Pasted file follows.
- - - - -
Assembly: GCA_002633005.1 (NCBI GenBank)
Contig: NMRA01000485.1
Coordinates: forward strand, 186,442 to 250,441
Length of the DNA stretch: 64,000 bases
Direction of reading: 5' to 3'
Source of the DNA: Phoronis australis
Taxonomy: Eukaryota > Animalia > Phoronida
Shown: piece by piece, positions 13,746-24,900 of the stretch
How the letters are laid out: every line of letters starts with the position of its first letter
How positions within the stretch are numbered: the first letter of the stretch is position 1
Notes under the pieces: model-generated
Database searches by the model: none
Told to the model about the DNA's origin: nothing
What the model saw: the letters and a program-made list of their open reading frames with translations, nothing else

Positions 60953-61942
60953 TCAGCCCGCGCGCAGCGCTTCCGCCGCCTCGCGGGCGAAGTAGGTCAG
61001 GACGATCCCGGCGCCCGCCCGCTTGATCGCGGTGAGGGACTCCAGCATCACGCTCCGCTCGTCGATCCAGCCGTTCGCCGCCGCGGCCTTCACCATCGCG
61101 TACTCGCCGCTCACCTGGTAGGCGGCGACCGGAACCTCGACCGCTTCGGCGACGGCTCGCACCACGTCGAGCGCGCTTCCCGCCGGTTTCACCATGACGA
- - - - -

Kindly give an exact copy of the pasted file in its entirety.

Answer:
Assembly: GCA_002633005.1 (NCBI GenBank)
Contig: NMRA01000485.1
Coordinates: forward strand, 186,442 to 250,441
Length of the DNA stretch: 64,000 bases
Direction of reading: 5' to 3'
Source of the DNA: Phoronis australis
Taxonomy: Eukaryota > Animalia > Phoronida
Shown: piece by piece, positions 13,746-24,900 of the stretch
How the letters are laid out: every line of letters starts with the position of its first letter
How positions within the stretch are numbered: the first letter of the stretch is position 1
Notes under the pieces: model-generated
Database searches by the model: none
Told to the model about the DNA's origin: nothing
What the model saw: the letters and a program-made list of their open reading frames with translations, nothing else

Positions 60953-61942
60953 TCAGCCCGCGCGCAGCGCTTCCGCCGCCTCGCGGGCGAAGTAGGTCAG
61001 GACGATCCCGGCGCCCGCCCGCTTGATCGCGGTGAGGGACTCCAGCATCACGCTCCGCTCGTCGATCCAGCCGTTCGCCGCCGCGGCCTTCACCATCGCG
61101 TACTCGCCGCTCACCTGGTAGGCGGCGACCGGAACCTCGACCGCTTCGGCGACGGCTCGCACCACGTCGAGCGCGCTTCCCGCCGGTTTCACCATGACGA